Well, she is, but I don't
think Jonas can say no to her

any more than Chester can.

Well, I don't think I'd
worry too much about it.

Have you seen him?

Yeah, I saw him
out for the mail.

That's about the most work
he can handle these days.


♪ You can look all over Kansas ♪

♪ Every Kansas time... ♪


Chester, you were going
right on by without me.

Oh. Well, I was just, uh,
going down to get the mail.

You know I like to go with you.

Well, I thought maybe, you know,

you might be
getting tired of it.

Now, that's a
silly thing to say.

Don't you know you're
my favorite person

in this whole town?

Oh. Oh, I am? I know.

You are. I don't
care who knows it.

- Oh!
- There.

You... shouldn't do that.

Don't you like it?

Well, it's just that right
out here in Front Street

ain't a fit place,
I don't think,

for, you know... to
be kissing somebody.

Mr. Jonas gave me
the rest of the day off.

If you want to walk
me home, you can,

after we get the mail.

Uh, well, the
only... only thing is...

You see, I promised Mr. Dillon

I'd bring the mail
right back, and...

Oh, I wanted to
tell you, I moved

into Moss Molly's boardinghouse.

It isn't far.

He won't miss his
old mail that soon.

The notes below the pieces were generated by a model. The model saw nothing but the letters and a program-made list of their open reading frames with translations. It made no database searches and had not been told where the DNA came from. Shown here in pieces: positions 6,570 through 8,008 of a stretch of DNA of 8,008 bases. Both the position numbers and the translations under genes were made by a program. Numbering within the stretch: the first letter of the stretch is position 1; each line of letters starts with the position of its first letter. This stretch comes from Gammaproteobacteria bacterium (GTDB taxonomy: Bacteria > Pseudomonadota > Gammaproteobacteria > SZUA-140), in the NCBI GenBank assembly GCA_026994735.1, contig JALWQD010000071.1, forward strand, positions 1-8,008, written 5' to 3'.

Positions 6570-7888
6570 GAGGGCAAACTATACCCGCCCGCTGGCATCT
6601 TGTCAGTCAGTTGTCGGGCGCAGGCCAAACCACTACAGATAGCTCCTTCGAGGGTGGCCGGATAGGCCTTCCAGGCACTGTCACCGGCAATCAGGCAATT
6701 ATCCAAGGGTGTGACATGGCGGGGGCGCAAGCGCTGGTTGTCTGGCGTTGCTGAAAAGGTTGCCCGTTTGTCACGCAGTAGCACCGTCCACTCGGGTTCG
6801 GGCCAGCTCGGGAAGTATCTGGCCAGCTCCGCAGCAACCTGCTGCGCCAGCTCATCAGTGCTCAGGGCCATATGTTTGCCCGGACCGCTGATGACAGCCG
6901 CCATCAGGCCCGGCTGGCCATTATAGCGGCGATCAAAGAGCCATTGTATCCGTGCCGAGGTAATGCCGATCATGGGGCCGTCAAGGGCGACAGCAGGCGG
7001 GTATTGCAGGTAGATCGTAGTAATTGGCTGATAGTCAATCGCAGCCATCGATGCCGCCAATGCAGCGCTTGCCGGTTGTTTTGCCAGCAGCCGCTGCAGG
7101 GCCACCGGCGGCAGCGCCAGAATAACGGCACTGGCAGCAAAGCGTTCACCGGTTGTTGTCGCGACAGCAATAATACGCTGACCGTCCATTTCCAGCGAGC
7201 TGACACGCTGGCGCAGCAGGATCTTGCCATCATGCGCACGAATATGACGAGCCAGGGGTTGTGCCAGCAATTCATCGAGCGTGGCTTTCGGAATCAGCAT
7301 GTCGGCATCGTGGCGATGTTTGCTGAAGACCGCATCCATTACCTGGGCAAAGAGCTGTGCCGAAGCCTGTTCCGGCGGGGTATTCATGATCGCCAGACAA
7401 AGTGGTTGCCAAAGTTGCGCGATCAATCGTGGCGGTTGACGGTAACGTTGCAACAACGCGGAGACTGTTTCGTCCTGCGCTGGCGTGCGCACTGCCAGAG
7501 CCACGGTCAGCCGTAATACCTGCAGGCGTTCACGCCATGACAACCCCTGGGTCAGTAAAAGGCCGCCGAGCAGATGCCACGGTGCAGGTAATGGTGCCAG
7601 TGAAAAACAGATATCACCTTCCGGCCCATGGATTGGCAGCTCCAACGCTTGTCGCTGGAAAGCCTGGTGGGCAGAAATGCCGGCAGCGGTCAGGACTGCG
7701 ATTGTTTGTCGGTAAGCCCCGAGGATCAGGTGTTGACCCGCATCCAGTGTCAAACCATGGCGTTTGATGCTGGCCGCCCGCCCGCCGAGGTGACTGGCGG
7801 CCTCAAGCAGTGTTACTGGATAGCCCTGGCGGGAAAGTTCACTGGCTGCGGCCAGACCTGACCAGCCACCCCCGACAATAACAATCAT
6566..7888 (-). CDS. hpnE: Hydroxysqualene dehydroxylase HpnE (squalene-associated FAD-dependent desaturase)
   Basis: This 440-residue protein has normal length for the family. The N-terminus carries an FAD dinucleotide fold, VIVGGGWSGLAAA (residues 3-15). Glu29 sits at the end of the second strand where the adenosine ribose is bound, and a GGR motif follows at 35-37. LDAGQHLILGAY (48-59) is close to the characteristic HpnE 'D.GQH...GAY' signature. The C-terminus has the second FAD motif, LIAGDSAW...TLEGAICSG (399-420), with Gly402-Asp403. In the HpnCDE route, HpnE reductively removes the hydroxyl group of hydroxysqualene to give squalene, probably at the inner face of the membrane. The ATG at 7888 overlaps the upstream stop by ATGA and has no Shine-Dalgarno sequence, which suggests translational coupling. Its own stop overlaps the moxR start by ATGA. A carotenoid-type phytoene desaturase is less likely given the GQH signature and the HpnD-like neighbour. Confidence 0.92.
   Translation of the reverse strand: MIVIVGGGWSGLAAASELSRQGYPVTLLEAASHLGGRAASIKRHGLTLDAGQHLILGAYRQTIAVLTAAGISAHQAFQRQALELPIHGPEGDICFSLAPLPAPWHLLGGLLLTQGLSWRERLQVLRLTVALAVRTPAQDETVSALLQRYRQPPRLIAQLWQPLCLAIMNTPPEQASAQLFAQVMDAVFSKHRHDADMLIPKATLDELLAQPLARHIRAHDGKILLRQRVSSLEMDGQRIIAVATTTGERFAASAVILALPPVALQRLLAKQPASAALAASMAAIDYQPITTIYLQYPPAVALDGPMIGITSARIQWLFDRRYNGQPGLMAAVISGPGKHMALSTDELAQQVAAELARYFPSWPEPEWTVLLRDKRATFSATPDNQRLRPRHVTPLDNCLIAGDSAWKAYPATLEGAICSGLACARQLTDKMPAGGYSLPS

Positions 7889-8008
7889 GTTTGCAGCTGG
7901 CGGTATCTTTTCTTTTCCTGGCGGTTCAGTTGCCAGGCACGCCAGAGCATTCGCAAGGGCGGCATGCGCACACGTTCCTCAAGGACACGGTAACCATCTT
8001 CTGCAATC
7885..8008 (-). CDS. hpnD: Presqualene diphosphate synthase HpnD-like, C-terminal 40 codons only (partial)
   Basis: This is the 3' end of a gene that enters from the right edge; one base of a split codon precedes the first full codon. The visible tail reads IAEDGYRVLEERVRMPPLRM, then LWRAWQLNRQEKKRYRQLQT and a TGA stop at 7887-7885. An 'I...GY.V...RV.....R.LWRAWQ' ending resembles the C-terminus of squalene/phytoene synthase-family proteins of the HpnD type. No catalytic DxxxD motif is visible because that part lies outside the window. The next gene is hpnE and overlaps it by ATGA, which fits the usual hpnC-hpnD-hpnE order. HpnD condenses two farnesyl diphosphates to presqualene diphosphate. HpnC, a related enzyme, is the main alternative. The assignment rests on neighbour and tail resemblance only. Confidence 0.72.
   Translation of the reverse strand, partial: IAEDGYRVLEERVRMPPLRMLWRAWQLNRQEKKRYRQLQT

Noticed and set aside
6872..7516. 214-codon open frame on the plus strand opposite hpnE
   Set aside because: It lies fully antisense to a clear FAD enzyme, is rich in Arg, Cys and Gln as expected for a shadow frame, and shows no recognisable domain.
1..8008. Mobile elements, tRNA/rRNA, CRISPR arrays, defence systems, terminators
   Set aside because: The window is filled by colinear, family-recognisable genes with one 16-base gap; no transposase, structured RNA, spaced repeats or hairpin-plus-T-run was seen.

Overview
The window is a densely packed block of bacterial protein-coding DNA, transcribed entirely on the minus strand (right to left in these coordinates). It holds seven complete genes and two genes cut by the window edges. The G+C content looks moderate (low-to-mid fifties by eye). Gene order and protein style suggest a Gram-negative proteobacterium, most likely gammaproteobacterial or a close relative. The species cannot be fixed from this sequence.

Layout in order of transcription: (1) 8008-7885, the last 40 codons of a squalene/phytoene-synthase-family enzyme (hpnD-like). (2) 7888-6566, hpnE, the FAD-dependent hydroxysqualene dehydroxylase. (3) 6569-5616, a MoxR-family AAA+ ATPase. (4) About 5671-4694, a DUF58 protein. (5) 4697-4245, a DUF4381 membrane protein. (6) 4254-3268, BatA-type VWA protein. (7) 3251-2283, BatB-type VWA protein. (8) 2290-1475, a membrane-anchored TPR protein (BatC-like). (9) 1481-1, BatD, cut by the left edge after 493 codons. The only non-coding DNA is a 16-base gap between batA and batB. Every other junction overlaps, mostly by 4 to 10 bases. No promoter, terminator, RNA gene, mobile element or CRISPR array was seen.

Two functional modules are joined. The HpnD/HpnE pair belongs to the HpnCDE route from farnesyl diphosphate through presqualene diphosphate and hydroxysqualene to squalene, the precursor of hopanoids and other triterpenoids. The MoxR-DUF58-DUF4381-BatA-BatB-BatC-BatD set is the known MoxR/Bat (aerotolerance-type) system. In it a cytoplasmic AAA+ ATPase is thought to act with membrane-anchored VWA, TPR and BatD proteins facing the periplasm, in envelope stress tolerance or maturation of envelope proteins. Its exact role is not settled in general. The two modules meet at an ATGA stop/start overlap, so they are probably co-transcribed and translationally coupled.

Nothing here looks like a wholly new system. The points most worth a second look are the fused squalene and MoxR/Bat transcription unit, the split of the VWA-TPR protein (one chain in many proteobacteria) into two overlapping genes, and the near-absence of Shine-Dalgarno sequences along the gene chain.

Well, you... well,
you sure do...

You have a way
about you, don't you?

It was nice of you to
walk me home, Chester.

Oh, ain't anything.

I know it's silly,
but I get scared

when I have to walk
around Dodge by myself.

Oh, there ain't nothing
around here to be afraid of.

Well, not for you. You
must be pretty brave,

working with Marshal
Dillon the way you do.

Fighting Indians?

Oh, there-there... there
ain't too many Indians to fight.

Capturing bandits
and-and then horse thieves

and bad men.

Well, bandits don't
come along too often.

Have you saved the
marshal's life a lot of times?

Uh, well...

No, no.

Mr. Dillon has a kind of
way of taking care of his self.

That's just you
being modest again.


Oh, say, you haven't
looked at the mail yet.

Well, you know what I
said now about the mail.

Oh, silly, I'm not
going to hurt it.

Edna, no, you'll-you'll...

Something from the
War Department again.

Now, Edna, here,
give me the mail now.

Oh! Oh.

Oh, I'm sorry, Chester.

Oh, it's all right. Didn't
hurt anything, I guess.


Where's the other one?


Well, there was... there
was one from Ohio here.

- Where?
- Oh, Edna?

What? Hmm?

You give me that letter, Edna.

That's my letter.

No. Now, that letter
was in this stack of mail.

- Now, you give that to me.
- Now, Chester,

you're not accusing me
of stealing a silly old letter.

That letter don't
belong to you, Edna.

Now, you give it to me!

If you want it, you
can take it yourself,

and if you try, I'll scream.

Edna. No.

Give me that.

Good morning, Chester.

Oh, good morning, Mr. Dillon.

Chester, uh...

how you feeling? You all right?

Yeah. Well, yeah. Feel fine.

Just... just fine.